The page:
Can I be Convicted of a DUI if I Blow Less than .08 ?

CAN I BLOW LESS THAN .08 AND STILL BE CONVICTED OF A DUI?

Getting caught driving under the influence in Illinois has serious ramifications. Getting caught more than once could result in a felony conviction, possible jail or prison time and even permanent revocation of your driver’s license.

The average man weighing about 170 pounds approaches the legal threshold for being intoxicated (0.08 percent) after about four drinks in one hour, according to the Illinois Secretary of State. For women weighing about 140 pounds, the limit is about three drinks. See CyberdriveIllinois.org for more information or click on this link for the DUI handbook; http://www.cyberdriveillinois.com/publications/pdf_publications/dsd_a118.pdf

That said, every person metabolizes or process alcohol differently.  As  such, the optimal plan is to have a sober person drink if you have been drinking at all.

APPELLATE COURT HOLDS DRIVER’S CAN STILL BE DUI IF UNDER .08

In People v. Phillips, 2015 IL App (1st) 131147, the Defendant admitted to drinking wine and smoking a small amount of cannabis, blew a .059 on his breathylizer test. The trial court found him guilty of driving under the influence of alcohol.

The Defendant, Phillips, appealed the trial court’s decision to find him guilty of driving under the influence of alcohol, arguing that the fact his breathylizer result was .059 created an inference of a lack of impairment.

The appellate court upheld the trial court’s decision to find Phillips guilty of driving under the influence of alcohol in spite of his breathylizer result of .059. The appellate court held that “the State presented sufficient evidence from a credible officer that the defendant emitted a strong odor of alcohol, exhibited slightly slurred speech, had bloodshot eyes, and performed poorly on the field sobriety tests.” The court specifically rejected Phillip’s argument that a blood alcohol concentration below the legal limit infers a lack of impairment.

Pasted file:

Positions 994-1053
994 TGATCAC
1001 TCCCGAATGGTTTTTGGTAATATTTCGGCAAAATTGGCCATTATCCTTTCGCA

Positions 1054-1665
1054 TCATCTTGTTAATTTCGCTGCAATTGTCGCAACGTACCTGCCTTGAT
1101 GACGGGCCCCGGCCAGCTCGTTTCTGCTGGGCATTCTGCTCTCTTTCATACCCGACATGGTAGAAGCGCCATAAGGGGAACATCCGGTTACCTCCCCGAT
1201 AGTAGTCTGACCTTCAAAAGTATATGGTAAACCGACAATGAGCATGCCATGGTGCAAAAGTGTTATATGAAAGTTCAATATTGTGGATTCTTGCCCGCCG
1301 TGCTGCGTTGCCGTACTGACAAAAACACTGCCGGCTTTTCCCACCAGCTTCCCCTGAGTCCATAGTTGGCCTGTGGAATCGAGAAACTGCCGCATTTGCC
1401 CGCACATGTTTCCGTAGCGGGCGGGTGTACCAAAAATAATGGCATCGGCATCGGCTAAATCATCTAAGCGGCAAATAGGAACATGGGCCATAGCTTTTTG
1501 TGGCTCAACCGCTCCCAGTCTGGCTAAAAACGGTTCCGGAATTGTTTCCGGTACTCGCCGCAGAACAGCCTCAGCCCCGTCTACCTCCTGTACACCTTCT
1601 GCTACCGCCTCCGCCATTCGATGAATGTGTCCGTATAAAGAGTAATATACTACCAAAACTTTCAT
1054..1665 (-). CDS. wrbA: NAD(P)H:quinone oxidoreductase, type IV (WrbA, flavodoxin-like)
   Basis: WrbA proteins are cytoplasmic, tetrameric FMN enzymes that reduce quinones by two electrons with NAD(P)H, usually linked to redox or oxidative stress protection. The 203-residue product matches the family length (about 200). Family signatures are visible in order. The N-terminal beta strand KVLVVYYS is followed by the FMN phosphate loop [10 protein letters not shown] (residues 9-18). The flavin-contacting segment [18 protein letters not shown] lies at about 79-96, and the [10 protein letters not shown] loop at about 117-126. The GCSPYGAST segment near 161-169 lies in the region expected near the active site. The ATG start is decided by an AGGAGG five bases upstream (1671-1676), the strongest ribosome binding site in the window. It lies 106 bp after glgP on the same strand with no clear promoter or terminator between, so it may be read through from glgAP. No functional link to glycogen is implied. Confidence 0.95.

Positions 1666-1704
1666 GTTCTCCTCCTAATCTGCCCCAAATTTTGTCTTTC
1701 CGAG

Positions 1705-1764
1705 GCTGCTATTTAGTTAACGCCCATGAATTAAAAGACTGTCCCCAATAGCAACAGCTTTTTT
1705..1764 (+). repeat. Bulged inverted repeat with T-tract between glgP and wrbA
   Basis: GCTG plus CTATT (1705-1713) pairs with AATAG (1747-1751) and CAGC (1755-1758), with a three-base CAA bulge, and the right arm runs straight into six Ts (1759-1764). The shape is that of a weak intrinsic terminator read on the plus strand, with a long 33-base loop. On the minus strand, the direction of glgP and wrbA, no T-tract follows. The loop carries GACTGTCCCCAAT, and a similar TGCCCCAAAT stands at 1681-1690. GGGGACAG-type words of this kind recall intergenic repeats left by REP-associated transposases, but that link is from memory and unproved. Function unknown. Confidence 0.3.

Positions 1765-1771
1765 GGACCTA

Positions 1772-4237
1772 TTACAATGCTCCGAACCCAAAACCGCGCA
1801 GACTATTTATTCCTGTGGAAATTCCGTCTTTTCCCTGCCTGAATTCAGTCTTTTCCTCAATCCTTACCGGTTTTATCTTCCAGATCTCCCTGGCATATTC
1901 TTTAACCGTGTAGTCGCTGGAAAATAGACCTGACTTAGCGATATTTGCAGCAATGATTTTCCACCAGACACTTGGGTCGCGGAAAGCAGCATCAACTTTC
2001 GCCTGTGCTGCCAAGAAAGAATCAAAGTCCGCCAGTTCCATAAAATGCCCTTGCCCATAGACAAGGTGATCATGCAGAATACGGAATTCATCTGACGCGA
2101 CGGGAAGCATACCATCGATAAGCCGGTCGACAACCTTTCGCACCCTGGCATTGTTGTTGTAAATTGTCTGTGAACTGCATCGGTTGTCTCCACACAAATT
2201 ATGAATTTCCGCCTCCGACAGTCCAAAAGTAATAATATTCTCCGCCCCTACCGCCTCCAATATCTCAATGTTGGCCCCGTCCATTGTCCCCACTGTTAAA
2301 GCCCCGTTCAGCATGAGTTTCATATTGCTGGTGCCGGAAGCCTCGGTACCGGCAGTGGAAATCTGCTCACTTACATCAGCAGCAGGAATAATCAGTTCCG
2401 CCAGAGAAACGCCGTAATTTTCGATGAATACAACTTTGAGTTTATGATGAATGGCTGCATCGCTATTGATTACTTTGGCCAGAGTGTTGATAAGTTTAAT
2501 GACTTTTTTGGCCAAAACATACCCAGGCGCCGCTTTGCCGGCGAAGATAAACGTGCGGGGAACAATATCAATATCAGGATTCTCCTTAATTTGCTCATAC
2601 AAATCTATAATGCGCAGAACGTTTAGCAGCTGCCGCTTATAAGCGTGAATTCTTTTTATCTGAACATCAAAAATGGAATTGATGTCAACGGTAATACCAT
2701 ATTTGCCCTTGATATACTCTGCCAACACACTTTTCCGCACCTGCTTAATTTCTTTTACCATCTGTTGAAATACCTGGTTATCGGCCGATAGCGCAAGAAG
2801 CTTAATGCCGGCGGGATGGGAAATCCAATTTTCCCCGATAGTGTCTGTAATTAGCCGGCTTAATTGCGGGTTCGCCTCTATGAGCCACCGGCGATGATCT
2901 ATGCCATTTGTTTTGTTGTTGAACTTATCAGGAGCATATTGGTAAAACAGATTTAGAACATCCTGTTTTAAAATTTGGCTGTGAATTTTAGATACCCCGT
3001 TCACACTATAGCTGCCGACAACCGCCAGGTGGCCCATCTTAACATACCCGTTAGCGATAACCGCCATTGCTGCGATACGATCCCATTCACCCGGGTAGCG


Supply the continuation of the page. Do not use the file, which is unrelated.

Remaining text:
The Illinois Supreme Court in People v. Janik, 127 Ill. 2d 390 (1989) held that a person can be convicted of a DUI based solely on the testimony of the arresting officer so long as that officer is determined by the trial court to be credible.

In cases where the BAC is less than .08 but greater than .05 the key issues at any trial will be what other factors were present that would indicate a Defendant is impaired. Such factors typically are things such as how a defendant drove, their ability to speak and think clearly, the ability to stand and balance, odor of an alcoholic beverage on their breath, and how they performed on field sobriety tests if they agreed to perform them.

Due to the fact that the penalties for DUI escalate dramatically with subsequent violations of the law, it is highly recommended you contact an experienced attorney who can protect you and your rights, explain the court process, explain collateral consequences and try and achieve a result with the least possible punishment, or no punishment at all if you were wrongly accused.  Because of the strong possibility of incarceration and unknown collateral consequences it is highly recommended that you consult with an attorney. Miller Law Offices has a proven track record of success in DUI cases both at trial and in negotiations. When there is so much on the line, do not wait to get the protection you deserve. Call Miller Law Offices today!

 

LEGAL DISCLAIMER:

The use of the internet or this form of communication with the firm or individual member of the firm does not establish an attorney-client relationship. The information provided above is not to be considered legal advice and is intended for educational purposes only.

Miller Law Offices represents clients throughout the entire state of Illinois, including, but not limited to, the cities of Peoria, Pekin, Bartonville, Morton, Washington, Eureka, Pontiac, Cambridge, Dunlap, Bloomington, Normal and cases in Peoria County, Henry County, Livingston County, McLean County, Tazewell County, Knox County and Woodford County.

Article Author: C. Matthew Miller